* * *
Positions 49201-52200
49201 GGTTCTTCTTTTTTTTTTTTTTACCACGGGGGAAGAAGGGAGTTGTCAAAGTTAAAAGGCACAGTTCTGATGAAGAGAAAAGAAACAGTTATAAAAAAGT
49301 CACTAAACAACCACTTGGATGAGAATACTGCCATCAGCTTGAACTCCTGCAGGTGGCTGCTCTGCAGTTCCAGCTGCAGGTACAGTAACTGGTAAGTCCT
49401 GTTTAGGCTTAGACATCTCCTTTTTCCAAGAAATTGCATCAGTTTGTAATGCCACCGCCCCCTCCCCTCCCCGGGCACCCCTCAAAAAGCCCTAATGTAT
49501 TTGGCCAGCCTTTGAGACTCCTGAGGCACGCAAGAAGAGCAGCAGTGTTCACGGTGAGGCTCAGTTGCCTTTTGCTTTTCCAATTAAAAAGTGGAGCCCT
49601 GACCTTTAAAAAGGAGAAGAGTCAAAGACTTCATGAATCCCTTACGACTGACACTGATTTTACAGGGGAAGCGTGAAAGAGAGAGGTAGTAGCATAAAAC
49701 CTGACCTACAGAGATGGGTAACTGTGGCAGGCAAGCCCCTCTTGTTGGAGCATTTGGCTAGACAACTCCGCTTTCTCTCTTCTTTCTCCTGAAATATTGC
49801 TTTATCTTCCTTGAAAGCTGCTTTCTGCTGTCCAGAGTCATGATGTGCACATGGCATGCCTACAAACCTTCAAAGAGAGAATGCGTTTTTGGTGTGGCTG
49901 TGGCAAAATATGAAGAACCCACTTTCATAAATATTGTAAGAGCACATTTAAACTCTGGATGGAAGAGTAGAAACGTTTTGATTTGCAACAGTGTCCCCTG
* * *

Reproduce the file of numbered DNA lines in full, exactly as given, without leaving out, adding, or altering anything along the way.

Positions 49201-52200
49201 GGTTCTTCTTTTTTTTTTTTTTACCACGGGGGAAGAAGGGAGTTGTCAAAGTTAAAAGGCACAGTTCTGATGAAGAGAAAAGAAACAGTTATAAAAAAGT
49301 CACTAAACAACCACTTGGATGAGAATACTGCCATCAGCTTGAACTCCTGCAGGTGGCTGCTCTGCAGTTCCAGCTGCAGGTACAGTAACTGGTAAGTCCT
49401 GTTTAGGCTTAGACATCTCCTTTTTCCAAGAAATTGCATCAGTTTGTAATGCCACCGCCCCCTCCCCTCCCCGGGCACCCCTCAAAAAGCCCTAATGTAT
49501 TTGGCCAGCCTTTGAGACTCCTGAGGCACGCAAGAAGAGCAGCAGTGTTCACGGTGAGGCTCAGTTGCCTTTTGCTTTTCCAATTAAAAAGTGGAGCCCT
49601 GACCTTTAAAAAGGAGAAGAGTCAAAGACTTCATGAATCCCTTACGACTGACACTGATTTTACAGGGGAAGCGTGAAAGAGAGAGGTAGTAGCATAAAAC
49701 CTGACCTACAGAGATGGGTAACTGTGGCAGGCAAGCCCCTCTTGTTGGAGCATTTGGCTAGACAACTCCGCTTTCTCTCTTCTTTCTCCTGAAATATTGC
49801 TTTATCTTCCTTGAAAGCTGCTTTCTGCTGTCCAGAGTCATGATGTGCACATGGCATGCCTACAAACCTTCAAAGAGAGAATGCGTTTTTGGTGTGGCTG
49901 TGGCAAAATATGAAGAACCCACTTTCATAAATATTGTAAGAGCACATTTAAACTCTGGATGGAAGAGTAGAAACGTTTTGATTTGCAACAGTGTCCCCTG